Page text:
Girl refused risky operation by mean Scottish health jobsworths
I got tweeted this article by someone who writes a lot on disability issues, and it’s a photo-gallery feature (not mobile-friendly, although I managed to view it on my phone) about a young girl with cerebral palsy whose family have had to raise money for them to have surgery in the USA because “Scotland’s national health insurance program doesn’t want to pay for the surgery — estimated to cost more than $80,000”.
The surgery in question is selective dorsal rhizotomy, and is described at the Scope website thus:
Selective Dorsal Rhizotomy describes a surgical procedure carried out to the lower vertebrae usually between L2 – S2 (lumbar and sacral area). The vertebrae are opened to reveal the spinal cord which contain the neurones of the central nervous system. These neurones (bundles of nerve fibres) channel messages between the brain and different areas of the body.
Electrical stimulation is used to identify and sub-divide sensory and motor nerves. This process continues until the specific nerves and nerve roots affecting the spastic muscles and which may not be “transmitting” properly are identified and cut. Due to the size of the nerves and rootlets, this is a very precise procedure and therefore the surgery can last several hours and requires a general anaesthetic.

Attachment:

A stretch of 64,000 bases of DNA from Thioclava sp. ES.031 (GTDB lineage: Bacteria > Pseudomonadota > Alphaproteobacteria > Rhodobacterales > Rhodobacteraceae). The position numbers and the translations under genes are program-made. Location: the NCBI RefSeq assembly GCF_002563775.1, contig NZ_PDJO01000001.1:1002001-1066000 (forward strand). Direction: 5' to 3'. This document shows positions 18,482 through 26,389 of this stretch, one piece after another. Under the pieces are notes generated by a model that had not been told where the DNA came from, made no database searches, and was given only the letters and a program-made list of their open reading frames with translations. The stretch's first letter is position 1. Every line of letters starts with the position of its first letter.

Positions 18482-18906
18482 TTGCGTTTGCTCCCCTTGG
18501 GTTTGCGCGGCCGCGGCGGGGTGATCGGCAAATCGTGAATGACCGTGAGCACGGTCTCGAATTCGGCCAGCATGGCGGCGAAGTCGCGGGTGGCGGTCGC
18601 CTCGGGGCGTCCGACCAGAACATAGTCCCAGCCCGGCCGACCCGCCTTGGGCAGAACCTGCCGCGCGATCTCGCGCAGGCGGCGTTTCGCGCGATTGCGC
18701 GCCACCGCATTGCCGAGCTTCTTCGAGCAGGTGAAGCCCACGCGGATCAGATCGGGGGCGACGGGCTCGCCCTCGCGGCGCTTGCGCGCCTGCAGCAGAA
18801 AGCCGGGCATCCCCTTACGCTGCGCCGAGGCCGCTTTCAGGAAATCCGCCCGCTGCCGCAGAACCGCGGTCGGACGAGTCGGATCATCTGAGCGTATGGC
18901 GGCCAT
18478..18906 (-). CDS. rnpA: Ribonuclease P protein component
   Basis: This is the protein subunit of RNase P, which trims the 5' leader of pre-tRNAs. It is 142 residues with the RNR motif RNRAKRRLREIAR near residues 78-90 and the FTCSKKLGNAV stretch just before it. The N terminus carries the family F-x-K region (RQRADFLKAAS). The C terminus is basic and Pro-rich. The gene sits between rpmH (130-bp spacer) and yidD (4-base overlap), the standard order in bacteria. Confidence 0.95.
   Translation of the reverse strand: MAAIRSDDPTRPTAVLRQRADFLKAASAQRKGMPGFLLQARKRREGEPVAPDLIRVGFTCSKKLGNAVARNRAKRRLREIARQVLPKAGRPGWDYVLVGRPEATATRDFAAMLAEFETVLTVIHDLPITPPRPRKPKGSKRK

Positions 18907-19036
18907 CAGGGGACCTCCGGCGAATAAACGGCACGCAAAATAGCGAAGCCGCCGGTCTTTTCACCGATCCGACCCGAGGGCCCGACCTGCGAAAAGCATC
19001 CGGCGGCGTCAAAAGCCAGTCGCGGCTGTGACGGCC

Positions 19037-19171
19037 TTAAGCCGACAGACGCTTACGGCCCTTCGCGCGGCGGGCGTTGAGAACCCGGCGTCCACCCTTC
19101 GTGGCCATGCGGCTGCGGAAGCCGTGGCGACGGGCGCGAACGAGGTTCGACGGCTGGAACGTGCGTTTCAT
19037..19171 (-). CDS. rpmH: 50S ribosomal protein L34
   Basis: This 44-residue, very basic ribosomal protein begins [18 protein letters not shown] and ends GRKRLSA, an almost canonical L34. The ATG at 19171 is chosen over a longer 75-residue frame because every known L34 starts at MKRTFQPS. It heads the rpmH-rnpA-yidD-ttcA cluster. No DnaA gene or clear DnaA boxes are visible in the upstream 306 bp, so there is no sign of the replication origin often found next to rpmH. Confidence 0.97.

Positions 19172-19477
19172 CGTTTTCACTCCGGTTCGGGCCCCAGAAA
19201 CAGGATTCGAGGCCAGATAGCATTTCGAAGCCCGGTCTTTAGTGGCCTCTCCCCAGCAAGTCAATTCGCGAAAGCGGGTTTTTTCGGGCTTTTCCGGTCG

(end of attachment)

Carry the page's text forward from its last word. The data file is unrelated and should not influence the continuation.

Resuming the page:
The surgery is meant to improve motor function, particularly in those who already are able to walk or crawl, reduce spasticity, and improve motor function and body positioning in more severe CP cases. It does, however, have a lot of unpleasant side effects; 58% experience severe pain, 40% unpleasant skin sensations, 40% increased spasticity and 20% constipation. None of these side effects (they’re cutting through bits of your spinal cord, remember) are mentioned in the CBS News article; it seems to be a case of mean Scottish bean counters refusing surgery to a poor little girl, and the good old US of A coming to the rescue.
The fact is that Scottish healthcare (much like healthcare in the rest of the UK) is paid out of taxation, not insurance (national insurance is used to pay for pensions — it’s effectively a Ponzi scheme, as it’s paid to existing pensioners with a vague promise that today’s workers will get paid out of tomorrow’s contributions, if we can afford it then) and Scottish devolution meant that the government was able to abolish prescription charges to win votes, so if the state pays for everyone’s drugs, something has to give. The idea that doctors refused this surgery because the cost is not worth it given the likely benefits and risks is not mentioned. It looks like the American “death panel” view of British healthcare.
(I know of a family who are seriously considering this procedure for their daughter — they live in England, and it appears that they will be able to get it on the NHS. Her disability is much more severe than that of “little Leah”, and it may be the only way of avoiding other unpleasant surgery. They are not going headlong into it like this family want to.)
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